Tuesday, May 30, 2006

Look What Playing Nice Got Us

Democrats essentially sat quietly by and allowed the confirmation of Samuel Alito to the Supreme Court. He replaced Justice Sandra Day O'Connor, who was frequently the swing vote on important issues. It appears that Justice Alito will also play that role, but I think his vote in case pretty much lets us know which direction he will be swinging.

The Supreme Court scaled back protections for government workers who blow the whistle on official misconduct Tuesday, a 5-4 decision in which new Justice Samuel Alito cast the deciding vote.

In a victory for the Bush administration, justices said the 20 million public employees do not have free-speech protections for what they say as part of their jobs.

Critics predicted the impact of the case involving a Los Angeles County prosecutor would be sweeping, from silencing police officers who fear retribution for reporting department corruption, to subduing federal employees who want to reveal problems with government hurricane preparedness or terrorist-related security.

Exposing government misconduct is important, Justice Anthony M. Kennedy wrote for the majority. "We reject, however, the notion that the First Amendment shields from discipline the expressions employees make pursuant to their professional duties," Kennedy said.

...Kennedy said if the superiors thought the memo was inflammatory, they had the authority to punish him.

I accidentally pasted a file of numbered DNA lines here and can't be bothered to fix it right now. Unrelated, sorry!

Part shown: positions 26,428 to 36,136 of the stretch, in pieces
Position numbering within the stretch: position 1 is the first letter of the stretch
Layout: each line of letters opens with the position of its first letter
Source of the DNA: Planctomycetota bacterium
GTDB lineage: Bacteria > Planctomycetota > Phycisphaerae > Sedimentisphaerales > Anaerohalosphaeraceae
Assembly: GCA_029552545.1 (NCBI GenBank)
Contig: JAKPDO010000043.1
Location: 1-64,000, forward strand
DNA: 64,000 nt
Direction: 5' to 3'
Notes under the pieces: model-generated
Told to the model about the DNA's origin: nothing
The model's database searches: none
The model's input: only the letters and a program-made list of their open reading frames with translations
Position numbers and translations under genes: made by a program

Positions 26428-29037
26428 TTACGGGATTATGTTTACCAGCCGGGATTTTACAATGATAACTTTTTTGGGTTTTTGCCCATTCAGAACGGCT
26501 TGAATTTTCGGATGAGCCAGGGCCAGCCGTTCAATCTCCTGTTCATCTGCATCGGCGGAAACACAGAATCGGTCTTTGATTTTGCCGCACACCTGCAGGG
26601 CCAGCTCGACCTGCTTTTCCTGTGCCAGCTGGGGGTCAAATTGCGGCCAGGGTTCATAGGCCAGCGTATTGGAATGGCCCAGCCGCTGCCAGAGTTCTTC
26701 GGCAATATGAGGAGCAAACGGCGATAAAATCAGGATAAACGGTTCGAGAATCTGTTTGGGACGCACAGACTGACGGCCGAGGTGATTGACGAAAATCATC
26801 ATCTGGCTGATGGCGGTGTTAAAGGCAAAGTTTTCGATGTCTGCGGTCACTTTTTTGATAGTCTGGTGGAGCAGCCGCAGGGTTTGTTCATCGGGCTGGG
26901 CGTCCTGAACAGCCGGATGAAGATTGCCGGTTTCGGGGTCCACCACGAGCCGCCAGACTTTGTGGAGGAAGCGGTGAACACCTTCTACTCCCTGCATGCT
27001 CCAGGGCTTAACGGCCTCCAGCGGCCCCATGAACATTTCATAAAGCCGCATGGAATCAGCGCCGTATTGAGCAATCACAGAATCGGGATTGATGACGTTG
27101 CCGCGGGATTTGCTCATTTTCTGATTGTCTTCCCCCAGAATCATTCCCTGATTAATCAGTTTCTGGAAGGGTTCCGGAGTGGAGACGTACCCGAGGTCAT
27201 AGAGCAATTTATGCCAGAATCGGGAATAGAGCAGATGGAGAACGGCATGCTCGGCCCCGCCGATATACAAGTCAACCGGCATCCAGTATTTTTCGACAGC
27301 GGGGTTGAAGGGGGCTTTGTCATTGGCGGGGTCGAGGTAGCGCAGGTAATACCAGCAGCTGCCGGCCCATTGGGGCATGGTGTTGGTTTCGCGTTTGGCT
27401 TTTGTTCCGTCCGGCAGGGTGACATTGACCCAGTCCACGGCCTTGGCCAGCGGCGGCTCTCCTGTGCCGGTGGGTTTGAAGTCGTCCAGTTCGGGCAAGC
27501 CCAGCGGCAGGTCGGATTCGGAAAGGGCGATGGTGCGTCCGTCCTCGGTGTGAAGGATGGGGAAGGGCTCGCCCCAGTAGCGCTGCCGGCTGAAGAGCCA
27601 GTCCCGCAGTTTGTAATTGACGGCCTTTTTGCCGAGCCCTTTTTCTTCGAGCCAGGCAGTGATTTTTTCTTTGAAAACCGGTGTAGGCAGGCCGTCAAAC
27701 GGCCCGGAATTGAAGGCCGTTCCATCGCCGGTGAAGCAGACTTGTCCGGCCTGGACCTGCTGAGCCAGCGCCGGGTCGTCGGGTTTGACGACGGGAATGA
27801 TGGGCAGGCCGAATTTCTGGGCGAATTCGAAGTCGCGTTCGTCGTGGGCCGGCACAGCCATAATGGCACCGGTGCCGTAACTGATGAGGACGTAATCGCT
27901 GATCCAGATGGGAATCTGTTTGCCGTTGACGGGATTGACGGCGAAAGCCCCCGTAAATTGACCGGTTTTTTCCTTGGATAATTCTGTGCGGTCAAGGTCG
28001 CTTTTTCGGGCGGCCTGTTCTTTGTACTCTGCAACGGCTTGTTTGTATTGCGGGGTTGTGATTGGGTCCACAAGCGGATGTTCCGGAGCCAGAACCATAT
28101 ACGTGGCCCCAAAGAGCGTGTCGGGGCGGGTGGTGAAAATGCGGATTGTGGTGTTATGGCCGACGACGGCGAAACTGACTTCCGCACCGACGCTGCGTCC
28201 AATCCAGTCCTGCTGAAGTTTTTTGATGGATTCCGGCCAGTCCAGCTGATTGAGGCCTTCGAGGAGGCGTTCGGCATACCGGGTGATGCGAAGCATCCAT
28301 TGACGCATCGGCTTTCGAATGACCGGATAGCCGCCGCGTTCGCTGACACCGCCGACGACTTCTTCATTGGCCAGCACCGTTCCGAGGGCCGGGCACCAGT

"Official communications have official consequences, creating a need for substantive consistency and clarity. Supervisors must ensure that their employees' official communications are accurate, demonstrate sound judgment, and promote the employer's mission," Kennedy wrote.

...Justice David H. Souter's lengthy dissent sounded like it might have been the majority opinion if moderate Justice Sandra Day O'Connor was still on the court.

"Private and public interests in addressing official wrongdoing and threats to health and safety can outweigh the government's stake in the efficient implementation of policy," he wrote.

Souter was joined by Justices John Paul Stevens and Ruth Bader Ginsburg. Justice Stephen Breyer also supported Ceballos but on different grounds.
[Emphasis added]

So, now whistleblowers can kiss job security good-bye. All a supervisor has to do is establish that an employee, by revealing wrongdoing or misconduct, is hampering the efficiency of the avowed policy, even if that policy is wrongful.

I have a hunch our worst fears about the two new justices are going to be borne out.

[Note: the full text of the opinion in Garcetti v Ceballos can be found here]


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